Harless Tax Blog
Source from irs.gov | IRS Tax Tip 2019-31 |
This is the first tip in a two-part summary of the rights granted to all taxpayers.
Every taxpayer has rights when dealing with the IRS. The Taxpayer Bill of Rights takes these rights from the tax code and groups them into 10 categories. To help taxpayers interacting with the IRS understand their rights, the agency outlines them in Publication 1, Your Rights as a Taxpayer.
Here are the first five rights along with more information about each one: See More
Source from irs.gov | Notice 2019-25 notice modifies and supersedes the guidance in Notice 2019-11, which announced the waiver of the addition to tax for underpayment of estimated income tax for certain individuals for tax year 2018. This notice increases the availability of the waiver of the addition to tax by expanding the waiver to individuals whose total withholding and estimated tax payments equal or exceed eighty percent of the tax shown on the return for the 2018 taxable year. The notice updates procedures for requesting the waiver of the addition to tax. Additionally, the notice provides procedures for taxpayers who paid additions to tax for underpayment of estimated tax but who qualify for relief under this notice to request a refund of the addition to tax. See More
Source from irs.gov | Before visiting an IRS Taxpayer Assistance Center for in-person help with their tax issues, a taxpayer needs to call 844-545-5640 to schedule an appointment. All TACs provide service by appointment. The Contact Your Local Office tool on IRS.gov helps taxpayers find the closest IRS TAC, the days and hours of operation and a list of services provided.
Once they make an appointment , taxpayers will receive an automated email to the address they provide. The email will confirm the day and time of their appointment. Taxpayers should consider the self-service options on IRS.gov before calling for an appointment. Taxpayers can resolve many questions online without taxpayers having to travel to a Tax Assistance Center.
Taxpayers checking on a tax refund status can: See More
Source from irs.gov | The tax filing season is a busy time for taxpayers, but scammers also stay busy. Taxpayers should be aware of several types of tax scams, but phone scams start to increase during the beginning of tax season and then remain active throughout the remainder of the year. Here’s how this scam generally work: See More
Source from irs.gov | WASHINGTON – The Internal Revenue Service today renewed its effort to encourage taxpayers to review their tax withholding using the IRS Withholding Calculator and make any needed adjustments early in 2019.
Doing a Paycheck Checkup can help taxpayers avoid having too little or too much tax withheld from their paychecks. The IRS reminds taxpayers that they can generally control the size of their refund by adjusting their tax withholding.
This news release is part of a series called the Tax Time Guide, a resource to help taxpayers file an accurate tax return. Additional help is available in Publication 17, Your Federal Income Tax, and the tax reform information page. See More
Source from redfin.com | If you look at the data provided by the Centers for
Disease Control and Prevention for 2016, you can easily see that nearly half of all married couples end up getting a divorce. According to this information,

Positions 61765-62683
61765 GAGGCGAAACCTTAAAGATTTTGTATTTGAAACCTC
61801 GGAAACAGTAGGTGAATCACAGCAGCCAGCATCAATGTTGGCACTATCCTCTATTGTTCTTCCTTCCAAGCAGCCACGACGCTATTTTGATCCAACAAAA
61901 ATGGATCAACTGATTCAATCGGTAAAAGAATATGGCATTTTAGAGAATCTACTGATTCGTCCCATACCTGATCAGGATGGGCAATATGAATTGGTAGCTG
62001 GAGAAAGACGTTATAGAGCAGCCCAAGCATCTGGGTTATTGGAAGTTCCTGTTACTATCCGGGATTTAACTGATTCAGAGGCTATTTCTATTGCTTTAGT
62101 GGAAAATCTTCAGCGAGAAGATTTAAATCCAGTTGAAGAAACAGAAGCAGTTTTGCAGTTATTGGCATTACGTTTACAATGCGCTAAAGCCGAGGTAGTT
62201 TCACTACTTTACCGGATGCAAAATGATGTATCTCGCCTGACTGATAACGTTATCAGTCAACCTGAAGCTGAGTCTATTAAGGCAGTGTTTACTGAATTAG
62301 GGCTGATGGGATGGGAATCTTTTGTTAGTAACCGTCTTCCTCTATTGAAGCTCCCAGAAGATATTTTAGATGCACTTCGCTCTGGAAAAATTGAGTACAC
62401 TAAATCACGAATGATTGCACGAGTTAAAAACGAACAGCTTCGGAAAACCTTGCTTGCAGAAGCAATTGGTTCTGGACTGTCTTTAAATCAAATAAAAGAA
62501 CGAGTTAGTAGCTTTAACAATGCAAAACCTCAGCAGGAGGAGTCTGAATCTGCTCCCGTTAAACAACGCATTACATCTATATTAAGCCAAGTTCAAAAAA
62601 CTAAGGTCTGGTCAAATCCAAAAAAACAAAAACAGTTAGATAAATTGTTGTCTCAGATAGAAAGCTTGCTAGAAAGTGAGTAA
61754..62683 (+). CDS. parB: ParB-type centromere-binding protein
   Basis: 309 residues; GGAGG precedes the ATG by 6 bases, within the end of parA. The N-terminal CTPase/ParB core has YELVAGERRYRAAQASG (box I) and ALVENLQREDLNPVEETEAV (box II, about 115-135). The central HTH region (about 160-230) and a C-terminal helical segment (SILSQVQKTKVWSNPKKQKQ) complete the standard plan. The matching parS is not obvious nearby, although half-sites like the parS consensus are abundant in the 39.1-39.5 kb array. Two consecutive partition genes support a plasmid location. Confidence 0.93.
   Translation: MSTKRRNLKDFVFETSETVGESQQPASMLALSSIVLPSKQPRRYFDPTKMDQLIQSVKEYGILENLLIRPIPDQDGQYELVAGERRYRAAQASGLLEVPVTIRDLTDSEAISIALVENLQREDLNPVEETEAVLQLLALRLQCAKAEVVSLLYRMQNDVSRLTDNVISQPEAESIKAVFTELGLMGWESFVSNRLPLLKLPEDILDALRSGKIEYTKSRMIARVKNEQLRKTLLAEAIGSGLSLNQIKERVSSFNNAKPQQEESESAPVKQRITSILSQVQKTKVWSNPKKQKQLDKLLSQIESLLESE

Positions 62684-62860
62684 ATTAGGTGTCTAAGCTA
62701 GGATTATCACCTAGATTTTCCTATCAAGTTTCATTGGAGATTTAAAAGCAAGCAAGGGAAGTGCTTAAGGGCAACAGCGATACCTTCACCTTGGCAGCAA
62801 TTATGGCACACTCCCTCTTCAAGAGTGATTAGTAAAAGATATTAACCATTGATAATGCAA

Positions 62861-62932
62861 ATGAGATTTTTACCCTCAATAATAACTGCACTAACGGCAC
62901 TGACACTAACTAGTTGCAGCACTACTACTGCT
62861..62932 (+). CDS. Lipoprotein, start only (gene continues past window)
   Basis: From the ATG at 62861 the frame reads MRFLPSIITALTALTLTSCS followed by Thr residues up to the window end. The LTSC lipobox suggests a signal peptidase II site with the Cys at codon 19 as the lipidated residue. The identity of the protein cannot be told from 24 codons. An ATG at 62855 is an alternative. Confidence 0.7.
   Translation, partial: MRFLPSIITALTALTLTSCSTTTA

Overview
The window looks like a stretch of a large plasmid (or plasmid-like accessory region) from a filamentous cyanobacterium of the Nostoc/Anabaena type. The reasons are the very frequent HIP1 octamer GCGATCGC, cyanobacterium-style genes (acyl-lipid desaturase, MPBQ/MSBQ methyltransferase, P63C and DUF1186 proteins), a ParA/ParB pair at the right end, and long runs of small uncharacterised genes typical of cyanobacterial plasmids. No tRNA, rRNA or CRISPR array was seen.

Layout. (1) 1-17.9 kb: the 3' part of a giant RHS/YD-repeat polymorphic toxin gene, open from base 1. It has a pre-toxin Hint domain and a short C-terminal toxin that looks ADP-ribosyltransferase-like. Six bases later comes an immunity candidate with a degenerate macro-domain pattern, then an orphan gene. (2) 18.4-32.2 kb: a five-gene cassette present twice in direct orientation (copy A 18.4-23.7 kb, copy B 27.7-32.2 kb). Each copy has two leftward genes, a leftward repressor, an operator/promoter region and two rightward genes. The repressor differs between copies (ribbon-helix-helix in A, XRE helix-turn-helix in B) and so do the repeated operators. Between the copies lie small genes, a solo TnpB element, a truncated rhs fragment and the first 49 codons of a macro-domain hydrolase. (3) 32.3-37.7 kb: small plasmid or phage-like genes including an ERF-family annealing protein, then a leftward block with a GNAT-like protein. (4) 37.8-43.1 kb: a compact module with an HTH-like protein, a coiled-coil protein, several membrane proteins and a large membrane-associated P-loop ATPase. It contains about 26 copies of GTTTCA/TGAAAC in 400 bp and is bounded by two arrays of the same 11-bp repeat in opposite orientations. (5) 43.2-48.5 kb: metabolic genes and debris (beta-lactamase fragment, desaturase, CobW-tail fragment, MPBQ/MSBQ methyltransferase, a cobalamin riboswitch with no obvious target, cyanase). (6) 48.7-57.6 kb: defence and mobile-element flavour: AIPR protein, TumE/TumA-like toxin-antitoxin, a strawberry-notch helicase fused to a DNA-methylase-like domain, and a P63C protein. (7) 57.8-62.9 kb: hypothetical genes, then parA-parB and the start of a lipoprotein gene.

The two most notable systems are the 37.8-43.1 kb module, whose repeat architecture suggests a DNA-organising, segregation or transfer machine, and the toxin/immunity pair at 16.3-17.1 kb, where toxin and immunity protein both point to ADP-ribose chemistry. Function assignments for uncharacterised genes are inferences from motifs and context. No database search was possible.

6.9 people per 1000 total population got married, while 3.2 people per 1000 total population got divorced. If you are getting a divorce and have a
shared mortgage, you certainly aren’t alone.
Happily ever after may seem harder to achieve these days, but it is possible with some planning and cooperation. Learning everything you can about your options when faced with legal separation, divorce, mortgage, and co-owned home alleviates the stress attached to this type of experience while also providing valuable strategies to preserve the peace. Just remember that you had choices before you tied the knot, and you still have legal choices now. Whether you have a current mortgage in Portland or Atlanta, here’s a look at what you need to know. See More
Source from cnbc.com | If you're paying your nanny cash under the table, you might catch heat from the IRS.
It's no secret that child-care costs are a massive expense for working parents. Families with infants pay a nanny an average of $580 a week, according to Care.com — or $30,160 annually.
To put things into perspective, average tuition, fees, room and board adds up to $21,370 at a public four-year school and $48,510 at a private four-year school for the 2018-2019 tax year, according to the College Board.
It may be tempting to slip your caregiver some cash off the books, but you're taking a chance with the IRS for failure to pay the appropriate employment taxes. See More
Source from irs.gov | The IRS encourages everyone to use the Withholding Calculator to perform a quick “paycheck checkup.” This is even more important following the recent changes to the tax law for 2018 and beyond.
The Calculator helps you identify your tax withholding to make sure you have the right amount of tax withheld from your paycheck at work.
There are several reasons to check your withholding: See More
Source from cnbc.com | Small-business owners filing their 2018 taxes may be able to take advantage of a brand-new 20 percent tax break.
One of the new features of the Tax Cuts and Jobs Act is the introduction of the qualified business income deduction, which went into effect last year.
This tax break allows owners of “pass-through” entities, including sole proprietorships, S-corporations and partnerships, to deduct up to 20 percent of their qualified business income. See More